3/4 cup of Straus Family Creamery organic heavy cream
3/4 cup of white sugar
3 tbs. of water
1/2 of the scrapings of one split vanilla bean
Combine the water and sugar in a heavy, thick-bottom saucepan. Heat on medium-high for 7-9 minutes until it reaches a medium to medium-dark amber color. Do not stir during these 7-9 minutes.
Stirring constantly now, slowly add the heavy cream and vanilla bean scrapings (save the bean itself and put it in your sugar container to infuse the sugar for future baking). Cook for 4-5 minutes until the hardened caramel is smooth and dissolved, and the sauce starts to thicken. It will thicken more as it cools, but wait just a bit before transferring to a glass bowl so that you don’t shock the glass and crack it. Set aside and let thicken further.
• For the crust:
2 cups of organic graham cracker crumbs
1/4 cup of C&H white sugar
5 tbs. of melted butter (from Straus Family Creamery)
Combine the graham cracker crumbs and sugar, and stir so that they’re evenly mixed. Add the butter and mix until it is fully crumbly and all the crumbs are moistened.
Press into a 9″ springform pan. Cover the bottom evenly, and also press the crumbs about 1 1/2″ up the sides. A dry measuring cup helps to press down (into the bottom, at least). With one extra large piece of foil, cover the outside bottom of the pan and fold up the edges; this will keep water from seeping in from the bain marie during cooking. Set aside for now.
• For the filling:
2 lbs. of cream cheese at room temperature
1 1/4 cups of white sugar
2/3 cup of heavy whipping cream (Straus)
2/3 cup of sour cream (Straus)
4 oz. of semisweet chocolate
1/2 cup of chopped and toasted pecans
1/2 of the scrapings of one split vanilla bean
Put the room temperature cream cheese in the mixing bowl of a stand mixer. Mix for about 1 minute on low speed, never higher than speed 2, just to get it loose and creamy. Scrape down the bowl and paddle while mixing to make sure it’s all loosened.
Add the sugar and vanilla bean scrapings (and put this bean bit in your sugar, along with the other bit). Mix for another 2 minutes, making sure to scrape down the bowl and paddle. Add the eggs one at a time while still mixing. Once the eggs are fully incorporated, turn off the machine and scrape down the sides of the bowl and the paddle. Add the sour cream, then mix again on low speed for 20 seconds. Turn off the mixer, scrape down the bowl and paddle, add the whipping cream, and mix once more on low speed for another 20-30 seconds.
Evenly lay the pecans on the crust, then pour the caramel over the pecans.
Pour in the cheesecake filling, but pour it over the back of a large cooking spoon so that it gently falls over the caramel layer without disturbing it.
Fill a large, deep baking pan with an inch of water. Preheat oven to 300 degrees F with the baking pan with water, to warm the water a bit. When the oven is ready, place the foil-wrapped springform pan in the water for the bain marie. Bake for 90 minutes.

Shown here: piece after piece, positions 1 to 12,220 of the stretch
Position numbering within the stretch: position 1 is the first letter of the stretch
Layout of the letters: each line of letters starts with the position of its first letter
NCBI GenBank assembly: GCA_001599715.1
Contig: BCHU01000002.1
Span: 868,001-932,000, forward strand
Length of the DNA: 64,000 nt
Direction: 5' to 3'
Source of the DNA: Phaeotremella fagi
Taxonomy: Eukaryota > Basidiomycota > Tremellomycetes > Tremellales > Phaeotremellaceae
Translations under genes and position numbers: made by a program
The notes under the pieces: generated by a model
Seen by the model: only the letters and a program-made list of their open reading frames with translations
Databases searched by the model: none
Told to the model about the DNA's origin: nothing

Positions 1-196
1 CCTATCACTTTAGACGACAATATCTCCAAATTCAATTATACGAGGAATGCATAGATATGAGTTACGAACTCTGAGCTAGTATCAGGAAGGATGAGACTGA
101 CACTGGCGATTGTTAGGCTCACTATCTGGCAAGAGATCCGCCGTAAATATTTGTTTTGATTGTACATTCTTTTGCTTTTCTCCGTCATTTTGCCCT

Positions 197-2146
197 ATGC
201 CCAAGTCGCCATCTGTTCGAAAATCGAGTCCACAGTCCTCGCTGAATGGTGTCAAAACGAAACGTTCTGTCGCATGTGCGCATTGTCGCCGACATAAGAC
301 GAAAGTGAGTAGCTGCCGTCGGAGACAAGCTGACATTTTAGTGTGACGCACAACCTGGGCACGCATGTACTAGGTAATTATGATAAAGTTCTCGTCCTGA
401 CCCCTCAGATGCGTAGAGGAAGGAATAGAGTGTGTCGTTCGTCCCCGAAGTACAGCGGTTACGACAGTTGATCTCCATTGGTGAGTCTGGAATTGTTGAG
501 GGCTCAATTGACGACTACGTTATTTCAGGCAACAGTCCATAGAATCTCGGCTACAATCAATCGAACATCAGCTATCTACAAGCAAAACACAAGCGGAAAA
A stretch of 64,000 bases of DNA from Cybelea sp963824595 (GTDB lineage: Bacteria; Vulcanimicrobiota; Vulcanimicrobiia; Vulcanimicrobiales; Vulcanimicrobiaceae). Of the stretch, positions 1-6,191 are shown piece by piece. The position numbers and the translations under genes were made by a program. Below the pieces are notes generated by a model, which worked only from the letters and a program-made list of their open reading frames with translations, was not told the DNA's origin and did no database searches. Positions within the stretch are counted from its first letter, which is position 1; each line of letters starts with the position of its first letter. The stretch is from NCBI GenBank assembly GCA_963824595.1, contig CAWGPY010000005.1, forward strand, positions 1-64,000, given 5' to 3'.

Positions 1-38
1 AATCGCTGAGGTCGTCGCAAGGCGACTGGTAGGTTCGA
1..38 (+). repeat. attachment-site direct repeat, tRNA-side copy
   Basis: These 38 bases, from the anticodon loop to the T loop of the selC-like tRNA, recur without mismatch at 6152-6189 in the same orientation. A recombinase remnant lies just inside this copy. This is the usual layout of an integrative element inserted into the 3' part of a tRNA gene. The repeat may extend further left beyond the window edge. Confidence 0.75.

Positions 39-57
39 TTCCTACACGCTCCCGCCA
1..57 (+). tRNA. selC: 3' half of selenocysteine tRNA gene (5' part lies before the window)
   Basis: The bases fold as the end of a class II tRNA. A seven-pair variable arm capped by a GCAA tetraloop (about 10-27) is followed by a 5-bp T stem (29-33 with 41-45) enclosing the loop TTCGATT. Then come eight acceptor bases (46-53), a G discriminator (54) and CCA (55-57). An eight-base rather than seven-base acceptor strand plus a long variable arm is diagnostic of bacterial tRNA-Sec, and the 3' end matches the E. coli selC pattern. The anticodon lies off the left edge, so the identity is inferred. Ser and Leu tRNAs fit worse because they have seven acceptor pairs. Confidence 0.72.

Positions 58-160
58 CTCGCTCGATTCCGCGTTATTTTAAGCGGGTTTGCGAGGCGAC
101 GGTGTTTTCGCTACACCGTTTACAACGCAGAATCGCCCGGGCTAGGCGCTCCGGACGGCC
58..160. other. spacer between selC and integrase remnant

Let cool for at least 30 minutes before putting in the refrigerator. It is recommended that you keep it in the fridge for 12-24 hours before decorating and serving.
Melt the semisweet chocolate and transfer to a parchment paper cone (or a sandwich bag with the corner cut out). Stripe the top of the cheesecake to your heart’s content. Whipped cream has a similar texture to the cheesecake itself, but if you feel like adding it for looks, go ahead.
The holidays are officially less than six months away. For some fanatical people, that means it’s time to start shopping for gifts and stocking stuffers! Any chilihead would go gaga over this quartet of furiously flaming sauces. Dave’s Gourmet line has dozens of items, from the famous hot sauces to the lesser known snack foods. We’ve seen many of the products in different stores, and frankly the selection is a bit daunting! This gift set in a fancy-schmancy wooden crate, then, is a perfect way to treat a friend or family member to a sampling of Dave’s Gourmet without any analysis paralysis of having to make a choice.
The ghost pepper naga jolokia hot sauce is said to have “sweet fruity flavors” that sing above the heat. The ultimate insanity hot sauce, according to the website, is hotter than the original insanity sauce, which is the only sauce that has been banned from the National Fiery Food Show. The total insanity hot sauce was a winner at that same show. It has an intense garlic flavor, and as a cooking ingredient, it’s recommended to use only a drop at a time. We would recommend using a drop at a time for any of these sauces, and increase to taste as you go along.
Zach, the chilihead in our house, is brainstorming the different recipes that could be complemented by these sauces. This set is going to stay in our kitchen cabinet to be used in future spicy cooking, and it’s joining quite the collection! We can think of a few family members who would love to receive their own set as a gift, for a holiday or simply as a nice gesture. Humanity could use a little more compassion these days, and it would be funny if hot sauce is what brings us together.